Carlos Castaneda and His Interesting Journey
Carlos Castaneda is a difficult man to classify. For some, he was virtuous, ahead of his time, and endowed with impressive lucidity. For others, he’s merely a charlatan who speculated on ancient beliefs and became a millionaire by selling books that basically said nothing.
His real name was Carlos César Salvador Arana Castañeda and he was born in Cajamarca, Peru, on December 25, 1925. Despite the fact that he claimed to be Brazilian, there are copies of his birth certificate in the Inca country. He was the son of a jeweler and a housewife. He first studied in his hometown and then finished high school in Lima, Peru. Later, he studied at a fine arts school and he traveled to the United States when his mother died.
He took some creative writing and journalism courses in San Francisco. Then, he obtained a degree in Plastic Arts at UCLA and later a doctorate in anthropology. The details about his life are vague and imprecise since he erased his tracks when he began his spiritual transformation process.
What’s known is that he only kept his maternal last name and replaced the “ñ” with an “n” when he became a United States citizen. Since then, Carlos Castaneda is his official name.
Aspects of Carlos Castaneda’s life
At first, Carlos Castaneda didn’t have it easy in the United States. He sold hamburgers on the streets and worked as a taxi driver and hairdresser. Since 1960, before graduating as an anthropologist, he apparently met Juan Matus, a shaman from the Yaqui community in the Sonora desert in Mexico. They stayed in touch until 1973.
In 1960, Castaneda married Margaret Runyan, but a few months later he left her for another young woman named Mary Joan Barker. Carlos Castaneda admitted that he had a daughter named Marilyn Castañeda, whom he never recognized. Apparently, he did recognize other children even though they weren’t biological. He didn’t leave anything to his natural and biological daughter in his billionaire will.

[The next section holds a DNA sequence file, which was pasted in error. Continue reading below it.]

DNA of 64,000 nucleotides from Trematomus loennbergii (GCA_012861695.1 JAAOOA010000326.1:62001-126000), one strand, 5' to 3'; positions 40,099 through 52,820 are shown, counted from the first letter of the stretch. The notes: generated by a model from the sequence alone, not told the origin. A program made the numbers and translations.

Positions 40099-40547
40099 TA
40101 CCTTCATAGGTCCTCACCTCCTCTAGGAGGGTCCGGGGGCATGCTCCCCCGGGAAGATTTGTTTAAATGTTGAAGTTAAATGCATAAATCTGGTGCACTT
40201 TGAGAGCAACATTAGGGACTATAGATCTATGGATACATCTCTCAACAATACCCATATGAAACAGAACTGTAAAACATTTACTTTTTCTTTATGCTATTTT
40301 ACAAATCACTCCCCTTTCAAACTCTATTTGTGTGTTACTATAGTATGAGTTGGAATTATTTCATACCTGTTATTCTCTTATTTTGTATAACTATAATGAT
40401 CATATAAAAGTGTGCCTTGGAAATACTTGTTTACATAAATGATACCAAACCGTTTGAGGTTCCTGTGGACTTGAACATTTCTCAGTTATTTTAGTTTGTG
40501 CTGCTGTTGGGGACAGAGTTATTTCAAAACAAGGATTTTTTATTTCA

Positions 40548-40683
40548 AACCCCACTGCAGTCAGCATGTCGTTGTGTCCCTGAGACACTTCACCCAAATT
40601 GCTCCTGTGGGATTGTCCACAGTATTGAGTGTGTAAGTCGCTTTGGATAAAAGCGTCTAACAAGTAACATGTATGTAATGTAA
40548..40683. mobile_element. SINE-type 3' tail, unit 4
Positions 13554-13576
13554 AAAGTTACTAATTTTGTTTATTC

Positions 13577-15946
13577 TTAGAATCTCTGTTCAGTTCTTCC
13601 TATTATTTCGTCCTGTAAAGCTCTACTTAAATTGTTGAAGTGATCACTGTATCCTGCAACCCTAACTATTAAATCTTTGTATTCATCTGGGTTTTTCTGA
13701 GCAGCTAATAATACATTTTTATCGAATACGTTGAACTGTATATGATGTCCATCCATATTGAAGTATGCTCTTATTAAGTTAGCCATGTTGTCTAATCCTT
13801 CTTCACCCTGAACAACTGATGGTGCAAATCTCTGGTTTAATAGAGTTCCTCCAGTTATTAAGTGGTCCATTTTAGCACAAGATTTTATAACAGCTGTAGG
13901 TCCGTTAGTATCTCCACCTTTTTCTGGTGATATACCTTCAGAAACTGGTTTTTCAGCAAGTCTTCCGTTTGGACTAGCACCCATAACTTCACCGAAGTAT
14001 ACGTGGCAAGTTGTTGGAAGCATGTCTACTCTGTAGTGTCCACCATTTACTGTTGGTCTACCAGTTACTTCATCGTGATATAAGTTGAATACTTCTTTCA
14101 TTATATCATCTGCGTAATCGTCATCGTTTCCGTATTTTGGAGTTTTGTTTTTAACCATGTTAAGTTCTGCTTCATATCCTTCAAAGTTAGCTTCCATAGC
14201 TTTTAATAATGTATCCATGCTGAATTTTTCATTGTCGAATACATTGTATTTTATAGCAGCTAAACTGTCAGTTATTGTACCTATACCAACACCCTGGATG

Apparently, in his later years, Carlos Castaneda had several women as “acolytes”. According to Amy Wallace, daughter of the writer Irving Wallace, three of them were a part of his inner circle. All of them were his lovers and apparently agreed to a collective suicide upon his death.
A spiritual transformation
Carlos Castaneda became world-famous after the publication of his book The Teachings of Don Juan: A Yaqui Way of Knowledge. The first edition had a foreword by Octavio Paz. The text is a collection of Castaneda’s conversations with Don Juan Matus, with whom he supposedly began a learning process to become a Toltec nagual shaman.
According to Castaneda, Don Juan was the leader of the last group of sorcerers of a long dynasty. In his books, however, Castaneda combines Yaqui wisdom with Toltec traditions and even aspects of martial arts. His work isn’t verifiable from an anthropological point of view, and, therefore, lacks validity.
One of the aspects that most attracted the attention of his work was the description of altered states of consciousness, induced by hallucinogens. Apparently, Don Juan introduced him to the use of peyote, colloquially called “Mescalito” (the teaching spirit), among others. Castaneda didn’t present the field diaries of this experience, which is why many people think that Don Juan didn’t even exist. For them, the entire narrative is nothing more than literary fiction.
Carlos Castaneda has a story with many gaps
Carlos Castaneda wasn’t allowed to record or photograph. After making several publications along the same lines as the first, he announced that he would announce the “magic passes” around 1993. Thus, he created the Cleargreen Foundation to spread his new approach. He made several public appearances thereafter.
The work of Carlos Castaneda was controversial from the very beginning. He had followers around the world that were true fans of his work. John Lennon, Deepak Chopra, and Federico Fellini were among them. At the same time, his work was viewed with great suspicion in scientific circles. Even the FBI followed suit, suspecting that he was the leader of a dangerous cult.
There’s a great contradiction of dates in his work. Also, the data on Yaqui culture doesn’t coincide with the data collected by other scholars of the subject. Despite the strong doubts left by Castaneda’s work, he still has thousands of followers around the planet. He died of liver cancer in Los Angeles in 1998. However, the internal fire that he predicted would consume him from within outside, wrap him in light, and take him to another dimension didn’t happen.